• Marketing & Sales: Provides details about your marketing and sales strategy.
  • Funding Request: This section includes a formal request for funding.
  • Financial Projections: These projections help an investor or lender visualize their return on investment.
  • Appendix: Contains sensitive information such as bank account numbers, deeds, patents, resumes, phone numbers, tax and credit history. The appendix is not for all eyes, but only used on a need to know basis.


Managing a Plan


business planIt is important to keep a business plan together once completed. Each element relies on the others for supporting information, and having to review separate documents can be confusing. To keep them tidy, have them bound. Staples offers an inexpensive binding service.

Your plan is a living document. As such, review annually or quarterly depending on the business. Due to shifting market trends, competition and changing technology your plan should adjust as needed in a timely manner. Ensure all significant parties are in attendance during review and are providing feedback. Also, when changes are made make sure all concerned parties are notified.

A strong business plan is the foundation for a strong business. Look for future articles on drafting the separate elements of a business plan, or contact Spotlight Publicity for a free consultation.

What business plan tips can you share for start ups or companies that are re-branding? Please leave your comments below.

Wednesday, May 2, 2018

Market Your Manuscript

market manuscriptUntil your last sentence is edited and you've put down your manuscript, you shouldn't concern yourself with marketing a book. Daydreaming about release parties and appearing on Oprah are nice, but they do little to keep your project on track. However, as we're going to discuss how to market your manuscript, we'll start from the presumption that it's ready to go.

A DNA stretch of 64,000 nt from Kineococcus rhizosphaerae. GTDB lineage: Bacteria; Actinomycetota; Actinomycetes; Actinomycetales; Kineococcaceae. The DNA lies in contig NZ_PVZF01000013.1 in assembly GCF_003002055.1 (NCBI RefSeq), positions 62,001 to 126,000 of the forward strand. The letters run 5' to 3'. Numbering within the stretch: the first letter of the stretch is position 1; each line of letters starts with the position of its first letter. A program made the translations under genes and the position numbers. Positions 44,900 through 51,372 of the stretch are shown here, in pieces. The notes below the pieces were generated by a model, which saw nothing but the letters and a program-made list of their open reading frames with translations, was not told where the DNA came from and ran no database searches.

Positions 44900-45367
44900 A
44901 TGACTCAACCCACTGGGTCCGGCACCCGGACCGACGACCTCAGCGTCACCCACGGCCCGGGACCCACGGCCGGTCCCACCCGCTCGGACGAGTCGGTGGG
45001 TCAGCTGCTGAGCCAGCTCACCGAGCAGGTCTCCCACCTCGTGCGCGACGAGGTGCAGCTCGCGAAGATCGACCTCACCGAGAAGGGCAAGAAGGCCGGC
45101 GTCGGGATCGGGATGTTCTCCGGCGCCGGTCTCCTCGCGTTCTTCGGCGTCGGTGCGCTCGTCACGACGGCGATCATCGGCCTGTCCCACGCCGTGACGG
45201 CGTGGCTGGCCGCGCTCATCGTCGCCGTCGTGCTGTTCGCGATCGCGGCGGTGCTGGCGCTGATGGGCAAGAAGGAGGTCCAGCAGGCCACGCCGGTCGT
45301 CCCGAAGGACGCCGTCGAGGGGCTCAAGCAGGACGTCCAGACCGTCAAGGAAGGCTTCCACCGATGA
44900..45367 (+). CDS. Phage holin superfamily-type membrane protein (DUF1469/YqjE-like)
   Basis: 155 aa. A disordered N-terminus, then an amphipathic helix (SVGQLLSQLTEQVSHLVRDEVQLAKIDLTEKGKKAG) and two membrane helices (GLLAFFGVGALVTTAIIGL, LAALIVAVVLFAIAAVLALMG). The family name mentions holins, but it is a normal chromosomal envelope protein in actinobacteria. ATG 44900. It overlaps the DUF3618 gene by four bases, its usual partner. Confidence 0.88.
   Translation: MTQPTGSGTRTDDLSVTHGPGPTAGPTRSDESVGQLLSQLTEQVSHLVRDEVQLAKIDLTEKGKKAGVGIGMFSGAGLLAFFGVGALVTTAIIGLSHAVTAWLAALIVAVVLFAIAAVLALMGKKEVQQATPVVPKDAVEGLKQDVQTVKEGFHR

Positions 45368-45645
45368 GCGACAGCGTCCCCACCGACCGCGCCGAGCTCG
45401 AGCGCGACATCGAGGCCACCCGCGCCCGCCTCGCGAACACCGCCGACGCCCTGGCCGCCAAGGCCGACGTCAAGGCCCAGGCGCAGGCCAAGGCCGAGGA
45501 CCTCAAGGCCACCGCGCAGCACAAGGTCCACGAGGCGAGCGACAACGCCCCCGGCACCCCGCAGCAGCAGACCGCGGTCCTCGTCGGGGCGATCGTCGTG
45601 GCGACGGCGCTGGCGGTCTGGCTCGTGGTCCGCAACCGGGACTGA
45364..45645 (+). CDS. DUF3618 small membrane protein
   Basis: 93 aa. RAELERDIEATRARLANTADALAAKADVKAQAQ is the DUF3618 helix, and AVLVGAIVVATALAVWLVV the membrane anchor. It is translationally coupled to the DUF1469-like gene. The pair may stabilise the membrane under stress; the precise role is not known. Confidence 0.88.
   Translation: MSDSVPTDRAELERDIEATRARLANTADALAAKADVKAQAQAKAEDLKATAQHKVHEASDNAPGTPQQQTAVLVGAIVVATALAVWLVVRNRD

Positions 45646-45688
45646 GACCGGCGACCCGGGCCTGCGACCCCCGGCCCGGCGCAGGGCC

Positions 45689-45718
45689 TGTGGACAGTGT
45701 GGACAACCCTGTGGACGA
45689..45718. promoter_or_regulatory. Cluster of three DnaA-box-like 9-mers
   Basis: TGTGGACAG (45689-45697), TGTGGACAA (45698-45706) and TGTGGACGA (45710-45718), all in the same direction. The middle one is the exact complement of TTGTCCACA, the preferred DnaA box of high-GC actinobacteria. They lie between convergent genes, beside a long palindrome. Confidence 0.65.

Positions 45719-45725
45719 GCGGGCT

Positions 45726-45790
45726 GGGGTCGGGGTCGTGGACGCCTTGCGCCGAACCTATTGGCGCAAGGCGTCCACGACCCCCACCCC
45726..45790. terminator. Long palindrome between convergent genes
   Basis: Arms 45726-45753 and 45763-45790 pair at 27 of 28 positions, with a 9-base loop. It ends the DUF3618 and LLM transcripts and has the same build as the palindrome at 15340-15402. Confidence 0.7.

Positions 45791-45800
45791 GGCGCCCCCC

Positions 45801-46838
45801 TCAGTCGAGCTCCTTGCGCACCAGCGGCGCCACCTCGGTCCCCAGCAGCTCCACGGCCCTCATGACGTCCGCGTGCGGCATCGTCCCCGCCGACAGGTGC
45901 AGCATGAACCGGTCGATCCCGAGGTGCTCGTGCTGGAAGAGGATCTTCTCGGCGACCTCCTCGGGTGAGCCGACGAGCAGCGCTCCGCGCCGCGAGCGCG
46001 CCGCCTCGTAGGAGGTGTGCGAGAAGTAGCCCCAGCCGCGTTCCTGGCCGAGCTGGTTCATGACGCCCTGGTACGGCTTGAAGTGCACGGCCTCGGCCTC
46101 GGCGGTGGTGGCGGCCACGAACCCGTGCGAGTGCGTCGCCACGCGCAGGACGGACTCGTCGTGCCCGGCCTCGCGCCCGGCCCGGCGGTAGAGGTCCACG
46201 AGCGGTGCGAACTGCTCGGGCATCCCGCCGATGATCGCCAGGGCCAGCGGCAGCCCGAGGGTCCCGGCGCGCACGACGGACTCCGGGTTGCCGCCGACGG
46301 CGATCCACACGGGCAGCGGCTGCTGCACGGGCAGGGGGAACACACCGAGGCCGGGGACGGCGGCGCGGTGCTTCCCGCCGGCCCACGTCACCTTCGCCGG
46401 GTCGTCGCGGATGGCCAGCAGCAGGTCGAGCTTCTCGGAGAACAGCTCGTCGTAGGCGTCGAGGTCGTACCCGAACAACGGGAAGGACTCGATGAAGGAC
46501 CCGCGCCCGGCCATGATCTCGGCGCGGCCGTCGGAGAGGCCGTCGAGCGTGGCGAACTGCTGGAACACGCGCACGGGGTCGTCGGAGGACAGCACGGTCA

Market Your Manuscript

For those authors who sign with a small publishing house as well as those who decide to publish on their own, the process to market a manuscript is the same. There are steps to be taken, though not necessarily in the same order, that encourage your book project to reach an intended audience. Small publishing houses rarely extend a comprehensive marketing plan when signing authors. There may well be some material that gets your manuscript mentioned, such as a publishing catalogue or web page. Even with the big houses, you will still need to do some marketing on your own.

market manuscript
In order to get things moving, your first step will be to discuss with your publisher your own marketing plan. They may have some things lined up, and working with them ensures you won't be doubling efforts. This might include press releases to local newspapers, publishing magazines and the like. Make yourself a list, with calendar references, of their plans and use them to support your own efforts to market your manuscript.

How To Market Your Manuscript

Working methodically and with the same energy you used to write your book is key to finding success in the sea of literary sales. To market your manuscript, use the following methods to achieve your goal. The order is irrelevant, but including each in critical.

  • Elevator Pitch - You never know when you will cross paths with someone who wants to pick up your book, so develop a solid elevator pitch to assist. This is a well-written, memorized synopsis that you can comfortably relay to a listener in the span of an elevator ride. Include a hook that interests a listener as well as the critical details of your plot points. You're not telling them about the entire project, but just enough to spark their interest. Limit this to 30 seconds.